What does psychological research tell us about daycare? (12 marks) Daycare is where a child is cared for by someone other than its parents for some part of the day and it could be considered a form of short term deprivation. The NICHD study in the USA aimed to study the effect of daycare on children by conducting a longitudinal study. This involved gathering data by various methods such as observations, interviews and surveys. 1,200 children were studied from birth until they started school.
The results of this study showed that the children who spent early continuous and ntensive time in daycare were likely to have more behavioural problems, such as aggression and disobedience, later than children who did not. The problems were rated by teachers and parents which suggests that the length of time in daycare has an effect. A significant strength of the study as the sample was very large and it was a longitudinal study, both which reduces the effects of individual differences.
The researchers would have gathered a lot in-depth detail from the participants and furthermore be able to study development over time which makes the results more eliable. However a weakness of the NICHD study is that the findings took place in one culture, the USA, and may not be able to be generalised to other cultures. Cross cultural research has found differences in attachment across different cultures, which suggests these findings may only be applicable to children in the USA. A further issue that was investigated by this study is the type of daycare.
It was found that nursery-type daycare, as oppose to home day-care, led to improvements in cognitive and language development but also increased behavioural problems such s disobedience. The study showed a third finding which was that the quality of daycare was important. Low quality daycare was particularly bad for children with mothers who lacked sensitivity. Good quality daycare tended to mean higher cognitive and language functioning in children. Overall, they concluded that daycare can have some negative effects such as aggression and disobedience.
However, this complex area involves many variables and therefore it is difficult to draw a meaningful conclusion which is a weakness of the study. Researchers may not have considered issues such as good social background, temperament of the child, quality of their attachments and cultural differences which all could have affected the results of the study. On the other hand, the researchers used various different methods to collate data which means data can be compared to check for reliability and validity which is a strength of the study.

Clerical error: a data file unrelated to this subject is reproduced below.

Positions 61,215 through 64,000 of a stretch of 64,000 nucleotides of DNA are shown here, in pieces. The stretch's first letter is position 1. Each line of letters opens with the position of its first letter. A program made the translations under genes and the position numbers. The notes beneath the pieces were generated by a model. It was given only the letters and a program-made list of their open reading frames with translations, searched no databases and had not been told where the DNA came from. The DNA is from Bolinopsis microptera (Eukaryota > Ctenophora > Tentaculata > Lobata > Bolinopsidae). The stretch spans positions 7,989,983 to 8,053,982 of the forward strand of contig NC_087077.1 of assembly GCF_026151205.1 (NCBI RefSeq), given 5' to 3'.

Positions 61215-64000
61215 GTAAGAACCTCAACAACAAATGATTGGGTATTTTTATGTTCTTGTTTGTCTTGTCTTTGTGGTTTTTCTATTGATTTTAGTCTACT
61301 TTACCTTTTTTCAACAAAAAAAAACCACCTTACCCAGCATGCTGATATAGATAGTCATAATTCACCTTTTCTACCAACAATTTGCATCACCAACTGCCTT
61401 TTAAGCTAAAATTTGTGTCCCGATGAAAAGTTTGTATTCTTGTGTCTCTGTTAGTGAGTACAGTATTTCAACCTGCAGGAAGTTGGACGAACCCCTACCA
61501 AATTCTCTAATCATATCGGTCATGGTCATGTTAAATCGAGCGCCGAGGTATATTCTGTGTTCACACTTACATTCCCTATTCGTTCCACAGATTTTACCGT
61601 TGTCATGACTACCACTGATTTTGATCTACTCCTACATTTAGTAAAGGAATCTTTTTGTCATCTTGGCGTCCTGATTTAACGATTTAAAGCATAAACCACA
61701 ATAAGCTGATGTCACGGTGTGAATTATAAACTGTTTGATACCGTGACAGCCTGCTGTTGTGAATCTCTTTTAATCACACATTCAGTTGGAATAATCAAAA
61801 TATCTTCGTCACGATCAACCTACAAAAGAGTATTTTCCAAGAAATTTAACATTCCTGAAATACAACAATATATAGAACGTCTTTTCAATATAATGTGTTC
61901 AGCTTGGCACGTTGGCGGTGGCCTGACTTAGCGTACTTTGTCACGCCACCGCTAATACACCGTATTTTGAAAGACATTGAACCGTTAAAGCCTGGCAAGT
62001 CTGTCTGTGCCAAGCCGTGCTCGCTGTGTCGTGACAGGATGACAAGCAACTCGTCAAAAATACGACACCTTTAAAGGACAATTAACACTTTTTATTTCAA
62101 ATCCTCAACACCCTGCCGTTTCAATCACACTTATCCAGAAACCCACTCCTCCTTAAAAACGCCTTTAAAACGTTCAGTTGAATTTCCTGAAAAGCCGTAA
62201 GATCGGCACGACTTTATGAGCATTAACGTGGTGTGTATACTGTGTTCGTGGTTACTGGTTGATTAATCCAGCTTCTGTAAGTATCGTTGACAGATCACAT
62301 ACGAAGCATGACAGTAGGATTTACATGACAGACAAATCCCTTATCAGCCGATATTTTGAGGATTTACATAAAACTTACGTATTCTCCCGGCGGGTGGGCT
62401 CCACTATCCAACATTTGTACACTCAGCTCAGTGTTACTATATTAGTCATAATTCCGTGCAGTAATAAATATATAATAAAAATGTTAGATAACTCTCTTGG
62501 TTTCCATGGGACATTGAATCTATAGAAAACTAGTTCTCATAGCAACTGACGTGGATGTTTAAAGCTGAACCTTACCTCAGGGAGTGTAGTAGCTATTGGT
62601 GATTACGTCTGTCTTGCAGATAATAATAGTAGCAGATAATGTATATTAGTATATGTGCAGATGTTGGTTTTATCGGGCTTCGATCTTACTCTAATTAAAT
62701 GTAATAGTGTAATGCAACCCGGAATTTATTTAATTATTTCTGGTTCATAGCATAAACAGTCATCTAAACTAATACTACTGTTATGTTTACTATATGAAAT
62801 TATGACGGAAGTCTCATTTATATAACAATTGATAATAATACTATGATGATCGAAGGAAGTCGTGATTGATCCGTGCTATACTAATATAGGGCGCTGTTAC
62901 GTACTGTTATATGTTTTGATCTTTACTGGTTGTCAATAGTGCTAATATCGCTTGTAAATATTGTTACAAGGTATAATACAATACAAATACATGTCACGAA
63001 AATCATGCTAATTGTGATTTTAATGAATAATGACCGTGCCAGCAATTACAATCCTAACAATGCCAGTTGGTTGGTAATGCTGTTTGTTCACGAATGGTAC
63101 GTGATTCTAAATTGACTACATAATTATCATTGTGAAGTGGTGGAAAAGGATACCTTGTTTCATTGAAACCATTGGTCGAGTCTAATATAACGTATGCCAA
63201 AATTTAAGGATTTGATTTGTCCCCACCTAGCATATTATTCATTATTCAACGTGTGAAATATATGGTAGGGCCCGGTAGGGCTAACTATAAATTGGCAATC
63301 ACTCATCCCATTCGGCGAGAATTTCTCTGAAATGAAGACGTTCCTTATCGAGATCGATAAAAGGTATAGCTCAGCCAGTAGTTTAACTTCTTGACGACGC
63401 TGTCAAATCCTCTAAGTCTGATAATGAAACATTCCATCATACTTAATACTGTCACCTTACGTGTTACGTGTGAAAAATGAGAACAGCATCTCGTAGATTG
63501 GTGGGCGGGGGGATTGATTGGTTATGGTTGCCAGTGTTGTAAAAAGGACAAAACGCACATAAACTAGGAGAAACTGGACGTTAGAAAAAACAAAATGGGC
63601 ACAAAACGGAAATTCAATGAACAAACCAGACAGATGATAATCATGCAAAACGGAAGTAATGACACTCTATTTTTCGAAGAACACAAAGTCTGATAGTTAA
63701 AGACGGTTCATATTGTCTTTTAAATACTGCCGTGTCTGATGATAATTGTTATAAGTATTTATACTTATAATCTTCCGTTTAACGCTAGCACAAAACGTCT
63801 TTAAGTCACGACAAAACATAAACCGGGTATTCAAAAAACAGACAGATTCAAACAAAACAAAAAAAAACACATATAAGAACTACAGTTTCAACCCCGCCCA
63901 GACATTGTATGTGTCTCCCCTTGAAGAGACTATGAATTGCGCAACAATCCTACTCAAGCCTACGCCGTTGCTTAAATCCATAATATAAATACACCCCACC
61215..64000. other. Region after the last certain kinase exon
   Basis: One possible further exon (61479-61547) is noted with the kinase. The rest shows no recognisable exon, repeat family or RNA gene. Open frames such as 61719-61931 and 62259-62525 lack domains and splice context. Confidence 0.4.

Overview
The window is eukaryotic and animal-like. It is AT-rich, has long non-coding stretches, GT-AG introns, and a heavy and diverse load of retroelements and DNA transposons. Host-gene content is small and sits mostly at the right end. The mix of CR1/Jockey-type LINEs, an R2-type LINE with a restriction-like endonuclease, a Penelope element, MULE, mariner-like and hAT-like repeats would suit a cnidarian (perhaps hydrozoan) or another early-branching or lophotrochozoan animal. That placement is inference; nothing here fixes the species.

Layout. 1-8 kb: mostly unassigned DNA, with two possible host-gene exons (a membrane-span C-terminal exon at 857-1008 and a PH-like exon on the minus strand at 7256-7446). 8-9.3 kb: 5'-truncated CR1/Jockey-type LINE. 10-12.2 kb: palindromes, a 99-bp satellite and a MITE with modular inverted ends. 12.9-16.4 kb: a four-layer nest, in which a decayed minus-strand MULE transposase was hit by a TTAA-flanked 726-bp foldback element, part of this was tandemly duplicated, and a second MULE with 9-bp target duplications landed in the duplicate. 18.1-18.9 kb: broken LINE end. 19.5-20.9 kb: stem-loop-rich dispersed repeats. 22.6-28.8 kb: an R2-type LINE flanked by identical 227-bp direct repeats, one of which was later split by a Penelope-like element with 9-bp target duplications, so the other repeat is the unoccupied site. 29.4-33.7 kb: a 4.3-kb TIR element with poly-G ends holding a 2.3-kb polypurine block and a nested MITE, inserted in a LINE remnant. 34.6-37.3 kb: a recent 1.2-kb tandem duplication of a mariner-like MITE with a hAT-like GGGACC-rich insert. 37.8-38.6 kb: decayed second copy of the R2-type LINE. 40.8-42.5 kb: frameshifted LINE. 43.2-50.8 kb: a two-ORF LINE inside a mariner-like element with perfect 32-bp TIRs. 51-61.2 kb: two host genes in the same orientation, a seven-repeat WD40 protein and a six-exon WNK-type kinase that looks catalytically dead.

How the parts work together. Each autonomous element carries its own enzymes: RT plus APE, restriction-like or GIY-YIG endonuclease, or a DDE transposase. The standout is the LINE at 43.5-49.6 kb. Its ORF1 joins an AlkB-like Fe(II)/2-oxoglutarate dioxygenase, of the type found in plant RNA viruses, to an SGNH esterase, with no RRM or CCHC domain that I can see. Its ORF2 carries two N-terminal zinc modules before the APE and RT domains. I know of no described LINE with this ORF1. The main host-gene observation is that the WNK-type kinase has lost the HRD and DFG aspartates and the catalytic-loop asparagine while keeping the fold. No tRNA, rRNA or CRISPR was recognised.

This is like repeating the study to check for reliability, so if the same results are found using different research methods then reliability can be claimed. The EPPE project in the I-JK found different results to the NICHD study in the USA. They aimed to look at the impact of preschool provision on a child’s intellectual, behavioural and social development. They also wanted to see if social inequalities could be reduced by attendance in preschool settings and whether some types of settings were better than others. They studied 3,000 children and used observations and interviews with parents and practitioners.
The participants were from a range of social backgrounds to provide a variety in the ample, to look at issues such as social background. There were two groups; a control centres took part in the study. This is a strength of the study because the sample was large and carefully planned to include a range of children from different social backgrounds which means more secure conclusions can be drawn. They also used a control group in which they compare the daycare children which enables researchers to draw comparisons. The researchers found that high quality care improved social, behavioural and intellectual development.
Furthermore, the study found that the earlier a child started daycare, the better the intellectual improvement. Children also had better independence and concentration the longer they had been in daycare. Another important finding was that disadvantaged children were better off in good quality daycare. However, a previously mentioned weakness regarding the NICHD study is the issue of generalisability as the study was conducted in one country, the I-JK. However, they accounted for this by choosing participants from a range of social backgrounds.
Further psychological research into daycare came from Belsky and Rovine (1988) who considered the findings of the NICHD and EPPE projects. They used various methods such as the strange situation procedure. They concluded that good quality daycare, including childcare in daycare centres, can lead to better cognitive and language abilities. However, the more time spent in daycare, especially more time in centre-based care, tended to leave lead to more behavioural problems. He found that the important features of daycare are quality, quantity and type of daycare.
A strength of this study is that data is relatively valid, as it is a quantitative measure of hours spent in daycare. However, the strange situation test could not be a valid measure as it only captures one particular issue; stranger fear. To conclude, daycare is a multifaceted, complex issue. Research shows us that it is not a simple issue of whether daycare is beneficial or not, but rather there are many different factors that can affect it such as; the type of daycare, the length of time spent in daycare and the age in which the child starts daycare.